Chief Justice John Roberts and Associate Justice Clarence Thomas joined Alito in dissenting. The majority offered no explanation for its decision, which is typical in orders declining review.
The Stormans family, which owns a pharmacy in Olympia, Wash., and Margo Thelen and Rhonda Mesler, pharmacists who work at other stores, challenged the 2007 Washington rule that requires them to provide such drugs as Plan B and “ella.”
The Stormans, who own Ralph’s Thriftway grocery store and its pharmacy, and the two pharmacists were willing to refer patients who seek potentially abortion-causing drugs to other pharmacists. More than 30 pharmacies within five miles of Ralph’s Thriftway stock the drugs, according to ADF.
Plan B, also known as the “morning-after” pill, possesses a post-fertilization mechanism that potentially can cause abortions by preventing implantation of tiny embryos. In a fashion similar to the abortion drug RU 486, “ella” can act even after implantation to end the life of a child.
The ERLC and 10 other religious groups filed a friend-of-the-court brief in February that asked the high court to review the Ninth Circuit’s opinion.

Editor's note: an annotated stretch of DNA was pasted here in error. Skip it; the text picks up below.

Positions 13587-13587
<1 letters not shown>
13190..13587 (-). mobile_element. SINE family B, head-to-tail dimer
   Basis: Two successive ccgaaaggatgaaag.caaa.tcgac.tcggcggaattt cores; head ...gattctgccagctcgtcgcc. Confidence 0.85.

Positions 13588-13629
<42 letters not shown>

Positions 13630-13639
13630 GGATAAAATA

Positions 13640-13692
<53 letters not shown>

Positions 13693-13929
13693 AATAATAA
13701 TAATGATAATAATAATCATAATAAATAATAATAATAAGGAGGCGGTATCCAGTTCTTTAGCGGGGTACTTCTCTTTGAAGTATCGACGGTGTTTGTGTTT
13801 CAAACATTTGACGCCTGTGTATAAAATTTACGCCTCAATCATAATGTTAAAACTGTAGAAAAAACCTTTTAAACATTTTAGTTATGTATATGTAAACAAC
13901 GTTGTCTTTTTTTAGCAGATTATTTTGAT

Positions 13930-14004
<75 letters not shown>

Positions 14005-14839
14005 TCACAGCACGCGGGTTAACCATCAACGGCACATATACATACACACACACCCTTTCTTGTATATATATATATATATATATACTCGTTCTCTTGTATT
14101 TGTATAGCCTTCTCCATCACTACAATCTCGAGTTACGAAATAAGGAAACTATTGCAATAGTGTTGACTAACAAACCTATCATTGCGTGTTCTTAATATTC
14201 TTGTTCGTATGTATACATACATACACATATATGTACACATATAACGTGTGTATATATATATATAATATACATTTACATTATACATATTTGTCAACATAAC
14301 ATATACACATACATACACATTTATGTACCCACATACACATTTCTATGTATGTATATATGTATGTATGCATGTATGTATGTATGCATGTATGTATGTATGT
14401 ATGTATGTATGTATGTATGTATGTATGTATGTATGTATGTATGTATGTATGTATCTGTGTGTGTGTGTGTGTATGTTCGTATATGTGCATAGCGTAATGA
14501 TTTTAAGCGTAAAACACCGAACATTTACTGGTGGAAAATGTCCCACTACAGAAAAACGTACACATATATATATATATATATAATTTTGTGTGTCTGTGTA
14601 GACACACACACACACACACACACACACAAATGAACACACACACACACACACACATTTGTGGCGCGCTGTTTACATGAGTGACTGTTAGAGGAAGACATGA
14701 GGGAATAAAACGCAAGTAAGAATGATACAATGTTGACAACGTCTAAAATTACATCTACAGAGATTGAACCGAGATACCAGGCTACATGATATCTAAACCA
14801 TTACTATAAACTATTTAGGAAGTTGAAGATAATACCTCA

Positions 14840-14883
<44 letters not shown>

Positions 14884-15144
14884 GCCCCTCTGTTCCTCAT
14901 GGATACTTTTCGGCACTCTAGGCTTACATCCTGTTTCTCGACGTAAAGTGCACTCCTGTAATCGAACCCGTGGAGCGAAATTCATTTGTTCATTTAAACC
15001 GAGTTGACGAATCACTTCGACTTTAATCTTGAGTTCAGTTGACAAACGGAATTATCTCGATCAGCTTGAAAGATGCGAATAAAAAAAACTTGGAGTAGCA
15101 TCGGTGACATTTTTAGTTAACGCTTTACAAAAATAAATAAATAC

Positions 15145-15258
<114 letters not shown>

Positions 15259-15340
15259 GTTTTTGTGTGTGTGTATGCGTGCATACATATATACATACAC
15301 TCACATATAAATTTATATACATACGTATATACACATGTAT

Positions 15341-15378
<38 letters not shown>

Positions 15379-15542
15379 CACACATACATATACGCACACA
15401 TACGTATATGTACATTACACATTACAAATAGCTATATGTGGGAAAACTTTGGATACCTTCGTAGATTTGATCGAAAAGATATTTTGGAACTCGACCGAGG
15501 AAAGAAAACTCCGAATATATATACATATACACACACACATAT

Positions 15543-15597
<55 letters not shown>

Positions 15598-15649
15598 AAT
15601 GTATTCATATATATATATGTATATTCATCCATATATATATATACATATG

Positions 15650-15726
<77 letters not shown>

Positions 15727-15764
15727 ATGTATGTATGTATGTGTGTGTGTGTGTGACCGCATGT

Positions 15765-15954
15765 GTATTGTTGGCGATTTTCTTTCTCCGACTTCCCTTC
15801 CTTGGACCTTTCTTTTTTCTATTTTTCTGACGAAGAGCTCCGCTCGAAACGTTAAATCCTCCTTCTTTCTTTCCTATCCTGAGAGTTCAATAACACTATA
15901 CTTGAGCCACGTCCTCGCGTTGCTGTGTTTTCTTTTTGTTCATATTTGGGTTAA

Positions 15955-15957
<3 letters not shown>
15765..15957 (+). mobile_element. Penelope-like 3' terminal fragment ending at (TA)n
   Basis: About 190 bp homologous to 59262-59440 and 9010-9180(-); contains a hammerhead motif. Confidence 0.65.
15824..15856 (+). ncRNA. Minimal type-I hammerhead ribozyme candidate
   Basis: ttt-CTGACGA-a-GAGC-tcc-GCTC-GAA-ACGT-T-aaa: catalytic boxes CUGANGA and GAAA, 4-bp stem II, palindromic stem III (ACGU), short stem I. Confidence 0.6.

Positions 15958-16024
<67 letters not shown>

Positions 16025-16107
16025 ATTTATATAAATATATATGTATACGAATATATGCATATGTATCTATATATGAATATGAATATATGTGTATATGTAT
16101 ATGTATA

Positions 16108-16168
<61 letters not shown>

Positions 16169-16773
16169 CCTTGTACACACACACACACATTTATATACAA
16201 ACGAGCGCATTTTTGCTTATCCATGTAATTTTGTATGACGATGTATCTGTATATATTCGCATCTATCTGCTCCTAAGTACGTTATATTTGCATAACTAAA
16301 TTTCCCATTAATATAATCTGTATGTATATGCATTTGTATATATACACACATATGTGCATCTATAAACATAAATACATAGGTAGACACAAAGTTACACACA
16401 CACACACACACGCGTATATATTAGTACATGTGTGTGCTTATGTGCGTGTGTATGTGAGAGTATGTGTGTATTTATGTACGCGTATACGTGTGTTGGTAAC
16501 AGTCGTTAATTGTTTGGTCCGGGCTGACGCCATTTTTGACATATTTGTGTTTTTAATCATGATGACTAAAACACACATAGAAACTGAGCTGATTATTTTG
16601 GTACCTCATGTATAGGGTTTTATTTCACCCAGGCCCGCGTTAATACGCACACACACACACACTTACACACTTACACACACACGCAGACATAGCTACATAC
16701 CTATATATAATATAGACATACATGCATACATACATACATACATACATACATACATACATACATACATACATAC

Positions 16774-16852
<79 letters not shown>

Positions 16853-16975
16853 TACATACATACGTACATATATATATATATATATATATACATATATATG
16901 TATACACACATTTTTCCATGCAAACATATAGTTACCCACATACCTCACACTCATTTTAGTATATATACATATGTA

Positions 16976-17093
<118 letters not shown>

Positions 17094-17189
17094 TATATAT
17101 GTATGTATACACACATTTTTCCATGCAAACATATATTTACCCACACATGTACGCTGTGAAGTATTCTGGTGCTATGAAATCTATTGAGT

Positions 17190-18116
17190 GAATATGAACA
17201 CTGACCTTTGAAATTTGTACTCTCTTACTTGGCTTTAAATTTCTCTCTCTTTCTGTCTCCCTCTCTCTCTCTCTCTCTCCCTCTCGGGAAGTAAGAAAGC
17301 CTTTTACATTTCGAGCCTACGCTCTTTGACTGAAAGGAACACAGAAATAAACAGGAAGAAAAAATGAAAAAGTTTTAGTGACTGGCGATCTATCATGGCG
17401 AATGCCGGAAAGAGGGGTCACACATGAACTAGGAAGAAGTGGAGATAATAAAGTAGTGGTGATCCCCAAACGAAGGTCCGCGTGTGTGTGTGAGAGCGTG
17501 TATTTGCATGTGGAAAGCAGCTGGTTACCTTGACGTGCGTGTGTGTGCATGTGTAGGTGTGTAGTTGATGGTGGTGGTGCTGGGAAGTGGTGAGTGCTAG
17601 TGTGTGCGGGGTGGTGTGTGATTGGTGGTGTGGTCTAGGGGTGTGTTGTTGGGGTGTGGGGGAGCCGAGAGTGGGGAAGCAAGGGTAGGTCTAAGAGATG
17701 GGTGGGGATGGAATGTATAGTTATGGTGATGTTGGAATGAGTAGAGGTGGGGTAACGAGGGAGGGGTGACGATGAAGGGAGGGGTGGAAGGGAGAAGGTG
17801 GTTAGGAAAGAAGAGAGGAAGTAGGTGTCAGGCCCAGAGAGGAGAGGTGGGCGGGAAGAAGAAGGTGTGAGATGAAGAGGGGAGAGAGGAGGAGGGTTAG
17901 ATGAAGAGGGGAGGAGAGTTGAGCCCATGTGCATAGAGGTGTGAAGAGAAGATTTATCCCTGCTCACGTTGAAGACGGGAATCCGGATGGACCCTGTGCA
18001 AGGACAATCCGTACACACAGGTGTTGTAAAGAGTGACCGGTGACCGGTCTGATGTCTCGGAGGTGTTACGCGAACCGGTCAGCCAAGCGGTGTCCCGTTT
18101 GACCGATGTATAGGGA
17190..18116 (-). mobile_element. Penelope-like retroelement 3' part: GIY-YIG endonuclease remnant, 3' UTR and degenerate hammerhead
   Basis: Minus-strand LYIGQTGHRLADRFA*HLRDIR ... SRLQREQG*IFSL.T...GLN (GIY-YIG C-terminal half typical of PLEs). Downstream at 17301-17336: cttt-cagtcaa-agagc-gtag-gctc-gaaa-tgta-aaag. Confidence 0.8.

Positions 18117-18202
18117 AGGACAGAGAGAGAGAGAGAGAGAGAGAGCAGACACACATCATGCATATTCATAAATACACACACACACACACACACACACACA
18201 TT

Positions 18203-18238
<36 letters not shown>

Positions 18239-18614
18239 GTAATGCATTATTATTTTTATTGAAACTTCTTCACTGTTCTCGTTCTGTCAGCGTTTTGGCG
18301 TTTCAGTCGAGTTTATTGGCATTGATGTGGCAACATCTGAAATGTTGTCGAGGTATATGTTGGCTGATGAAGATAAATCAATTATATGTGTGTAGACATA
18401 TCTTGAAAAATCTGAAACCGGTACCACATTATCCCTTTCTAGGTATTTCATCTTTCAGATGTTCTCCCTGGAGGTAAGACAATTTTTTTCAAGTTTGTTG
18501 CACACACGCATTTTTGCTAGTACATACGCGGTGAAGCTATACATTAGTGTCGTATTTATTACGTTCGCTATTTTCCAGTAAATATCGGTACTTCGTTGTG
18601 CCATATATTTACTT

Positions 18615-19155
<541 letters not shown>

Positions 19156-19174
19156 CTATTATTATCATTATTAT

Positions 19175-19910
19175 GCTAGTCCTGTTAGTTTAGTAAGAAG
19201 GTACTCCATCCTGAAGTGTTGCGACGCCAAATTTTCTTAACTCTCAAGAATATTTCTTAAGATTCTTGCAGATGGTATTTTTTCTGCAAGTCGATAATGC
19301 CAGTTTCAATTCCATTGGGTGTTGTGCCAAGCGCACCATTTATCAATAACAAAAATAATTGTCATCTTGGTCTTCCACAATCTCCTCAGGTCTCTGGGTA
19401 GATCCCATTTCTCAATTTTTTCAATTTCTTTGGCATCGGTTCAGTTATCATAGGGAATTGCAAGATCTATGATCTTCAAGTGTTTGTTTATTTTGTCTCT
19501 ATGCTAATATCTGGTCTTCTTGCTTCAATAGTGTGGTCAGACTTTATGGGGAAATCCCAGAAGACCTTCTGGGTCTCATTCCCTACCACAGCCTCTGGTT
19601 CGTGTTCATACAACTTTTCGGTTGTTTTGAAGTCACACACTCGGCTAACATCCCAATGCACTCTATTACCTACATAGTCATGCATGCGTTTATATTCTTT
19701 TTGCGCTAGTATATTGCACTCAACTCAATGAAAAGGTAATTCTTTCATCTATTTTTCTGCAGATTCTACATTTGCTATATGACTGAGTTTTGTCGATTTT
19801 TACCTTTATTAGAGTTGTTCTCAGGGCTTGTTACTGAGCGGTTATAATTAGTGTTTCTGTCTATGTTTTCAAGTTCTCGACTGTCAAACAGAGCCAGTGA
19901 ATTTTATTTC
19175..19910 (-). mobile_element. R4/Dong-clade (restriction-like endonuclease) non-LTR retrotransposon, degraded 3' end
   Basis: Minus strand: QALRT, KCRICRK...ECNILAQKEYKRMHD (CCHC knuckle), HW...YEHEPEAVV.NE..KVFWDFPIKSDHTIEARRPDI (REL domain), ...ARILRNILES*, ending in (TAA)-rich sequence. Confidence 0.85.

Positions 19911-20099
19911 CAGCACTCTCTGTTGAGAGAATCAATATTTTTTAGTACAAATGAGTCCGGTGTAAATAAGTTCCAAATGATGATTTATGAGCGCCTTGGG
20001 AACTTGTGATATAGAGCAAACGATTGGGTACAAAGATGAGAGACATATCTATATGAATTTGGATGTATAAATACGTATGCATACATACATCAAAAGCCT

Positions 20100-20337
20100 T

The American Pharmacists Association and 37 other national and state pharmacy associations were among others who filed briefs in support of the pharmacy and pharmacists.
The case was Stormans v. Wiesman.
NASHVILLE (BP) — Scott McConnell has been named executive director of LifeWay Research, a Nashville-based evangelical firm specializing in surveys about faith in culture and matters affecting the church.
McConnell, 45, succeeds Ed Stetzer, who will join Wheaton College’s faculty July 1 as The Billy Graham Distinguished Endowed Chair for Church, Mission, and Evangelism in addition to serving as executive director of the Billy Graham Center for Evangelism at the Chicago-area college.
McConnell has been a researcher for LifeWay Christian Resources for nearly 20 years, generating in-depth insights into the needs, views and opinions of church leaders, laity and the unchurched.
McConnell joined the staff of LifeWay Research when it was formed 10 years ago.
“Scott was the first person I brought to the LifeWay Research team in 2006, and he has been a key part of the growth of LifeWay Research over these 10 years,” LifeWay President Thom S. Rainer said. “Under his leadership we look forward to many more insights on the church and culture that shape the way we as church leaders approach our ministry.”